The Bell Pottinger catastrophe is a harsh reminder of the value of values.
The British firm co-founded by Lord Tim Bell, to whom the New York Times attributes the phrase, “Morality is for priests… not PR men,” has now collapsed with all 250 staff laid-off, following a crisis of their creation in South Africa.
Never was the saying, ‘If you lie with dogs, you get fleas’ more apt.
The NYT (4 Feb) has published a devastating summary of the sins of the company. It describes how the extraordinary breach of ethics in South Africa was the culmination of years of Bell Pottinger’s “go anywhere, do anything” ethos.
In South Africa, the PR firm was retained to improve the reputation of the corrupt Gupta family. As the NYT explains:
“Ajay, Tony and Atul Gupta had earned fantastic sums leveraging their friendship with President Jacob G. Zuma. By bullying officials and bending regulations to their will, they secured contracts in fields as varied as armaments, mining and railways. They offered ministerial jobs to politicians of their choosing. The Guptas and Mr. Zuma were so intertwined that critics had taken to referring to the “Zupta regime.”
Bell Pottinger’s strategy, in part, appears to have been to promote the plight of African blacks by exposing ‘white monopoly capital.’ Extraordinarily, it included pitting Bell Pottinger clients against each other. The result was racial tensions, which according to the NYT,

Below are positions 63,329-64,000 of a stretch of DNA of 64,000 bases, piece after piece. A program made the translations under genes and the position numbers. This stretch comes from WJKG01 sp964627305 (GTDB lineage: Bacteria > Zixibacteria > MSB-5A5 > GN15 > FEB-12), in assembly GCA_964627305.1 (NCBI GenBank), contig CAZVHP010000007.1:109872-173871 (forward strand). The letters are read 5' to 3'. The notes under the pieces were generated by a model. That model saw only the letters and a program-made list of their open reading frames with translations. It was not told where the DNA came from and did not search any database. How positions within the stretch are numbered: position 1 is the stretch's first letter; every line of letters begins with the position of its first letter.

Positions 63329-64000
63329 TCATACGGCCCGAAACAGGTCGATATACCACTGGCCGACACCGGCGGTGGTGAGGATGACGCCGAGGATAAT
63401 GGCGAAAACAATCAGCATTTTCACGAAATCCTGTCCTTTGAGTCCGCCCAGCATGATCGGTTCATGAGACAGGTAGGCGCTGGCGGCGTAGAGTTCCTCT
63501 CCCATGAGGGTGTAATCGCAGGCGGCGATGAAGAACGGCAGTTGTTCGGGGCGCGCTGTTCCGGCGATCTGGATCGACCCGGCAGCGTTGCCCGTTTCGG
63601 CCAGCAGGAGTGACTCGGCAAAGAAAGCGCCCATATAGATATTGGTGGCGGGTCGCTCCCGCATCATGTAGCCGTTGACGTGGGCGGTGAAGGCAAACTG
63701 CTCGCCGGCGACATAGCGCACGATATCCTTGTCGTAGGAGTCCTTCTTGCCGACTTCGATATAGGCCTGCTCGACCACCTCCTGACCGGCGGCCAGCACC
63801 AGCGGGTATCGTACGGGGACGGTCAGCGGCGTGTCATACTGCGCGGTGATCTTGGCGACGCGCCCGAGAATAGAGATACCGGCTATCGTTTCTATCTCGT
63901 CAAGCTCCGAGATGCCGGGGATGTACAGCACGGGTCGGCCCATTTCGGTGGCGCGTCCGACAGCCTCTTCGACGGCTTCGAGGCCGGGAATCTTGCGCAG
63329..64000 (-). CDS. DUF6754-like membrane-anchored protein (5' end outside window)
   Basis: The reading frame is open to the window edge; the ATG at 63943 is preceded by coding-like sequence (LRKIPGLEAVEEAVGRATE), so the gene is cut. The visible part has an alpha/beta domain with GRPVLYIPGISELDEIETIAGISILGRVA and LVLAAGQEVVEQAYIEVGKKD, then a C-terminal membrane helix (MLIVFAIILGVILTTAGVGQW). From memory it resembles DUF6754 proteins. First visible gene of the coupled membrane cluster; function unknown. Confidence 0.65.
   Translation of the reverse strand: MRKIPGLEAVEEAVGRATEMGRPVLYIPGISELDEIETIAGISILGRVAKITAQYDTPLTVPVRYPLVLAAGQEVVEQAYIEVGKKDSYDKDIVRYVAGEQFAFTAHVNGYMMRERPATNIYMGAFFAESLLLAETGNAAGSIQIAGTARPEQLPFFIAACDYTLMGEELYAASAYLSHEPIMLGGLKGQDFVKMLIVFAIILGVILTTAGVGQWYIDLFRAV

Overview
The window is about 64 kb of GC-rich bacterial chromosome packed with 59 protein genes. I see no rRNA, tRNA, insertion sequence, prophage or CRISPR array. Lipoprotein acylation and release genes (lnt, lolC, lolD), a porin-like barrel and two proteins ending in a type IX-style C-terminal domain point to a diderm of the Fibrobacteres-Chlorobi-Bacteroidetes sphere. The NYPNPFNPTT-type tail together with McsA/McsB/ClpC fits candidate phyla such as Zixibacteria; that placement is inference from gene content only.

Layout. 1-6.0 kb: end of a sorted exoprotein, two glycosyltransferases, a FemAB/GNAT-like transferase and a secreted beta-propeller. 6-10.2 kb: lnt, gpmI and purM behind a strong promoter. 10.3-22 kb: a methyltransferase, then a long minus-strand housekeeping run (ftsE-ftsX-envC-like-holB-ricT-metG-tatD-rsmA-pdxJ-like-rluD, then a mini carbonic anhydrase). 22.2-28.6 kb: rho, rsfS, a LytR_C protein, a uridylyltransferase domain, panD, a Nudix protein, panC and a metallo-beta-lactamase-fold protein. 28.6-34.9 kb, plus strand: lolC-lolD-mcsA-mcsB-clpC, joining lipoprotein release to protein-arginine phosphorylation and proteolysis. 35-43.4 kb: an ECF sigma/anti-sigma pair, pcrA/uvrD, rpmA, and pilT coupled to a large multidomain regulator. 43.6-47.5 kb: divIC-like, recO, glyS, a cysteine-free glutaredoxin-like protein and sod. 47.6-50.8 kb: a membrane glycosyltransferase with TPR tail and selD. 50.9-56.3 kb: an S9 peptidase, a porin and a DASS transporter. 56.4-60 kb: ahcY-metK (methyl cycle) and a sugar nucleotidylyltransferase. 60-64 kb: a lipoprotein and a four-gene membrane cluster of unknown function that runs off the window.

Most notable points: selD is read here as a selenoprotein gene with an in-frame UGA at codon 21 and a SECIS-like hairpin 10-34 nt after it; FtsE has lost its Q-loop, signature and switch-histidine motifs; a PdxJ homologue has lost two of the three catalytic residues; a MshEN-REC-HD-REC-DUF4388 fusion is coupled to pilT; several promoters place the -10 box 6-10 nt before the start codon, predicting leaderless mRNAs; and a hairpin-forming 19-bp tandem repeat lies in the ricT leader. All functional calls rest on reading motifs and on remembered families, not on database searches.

“…rose to levels that had not been felt since apartheid. “White monopoly capital,” a phrase that for years had been confined to left-wing academic circles, was suddenly unavoidable. A political group with reported links to the Guptas warned of a coming civil war.”
How did a PR firm come to design such a morally bankrupt campaign? Apparently the company had a history of defending the indefensible, seeking to,
“…polish the image of dictators (Alexander Lukashenko of Belarus), repressive regimes (Bahrain and Egypt, to name two) and celebrities accused of despicable crimes (the Olympic runner Oscar Pistorius after he was charged with murder).”
While you can read more detail in the NYT artice, my concern is the impact this terrible behaviour has on the reputation of other agencies, particularly as chair of a company made up of agencies around the globe, the Global Communications Alliance.
Every corporate affairs consultancy is exposed to the temptation to defend crooks. I know from bitter experience that it takes time to discover the hidden ethics of some clients – in our early days we were retained by two clients later found to be badly exploiting every-day Australians and damage was done before we stopped work. Now we’re more cautious.
Like a lot of agencies, internally, we promote a culture of scepticism and we turn away dubious prospects; externally we promote our Code of Conduct, which, we believe, goes some way to suggesting to crooks they go elsewhere.
The Bell Pottinger scandal is a reminder that every company needs the trio of an ethical culture, with strong, instilled values, and a clear understanding that good or bad behaviour starts at the top.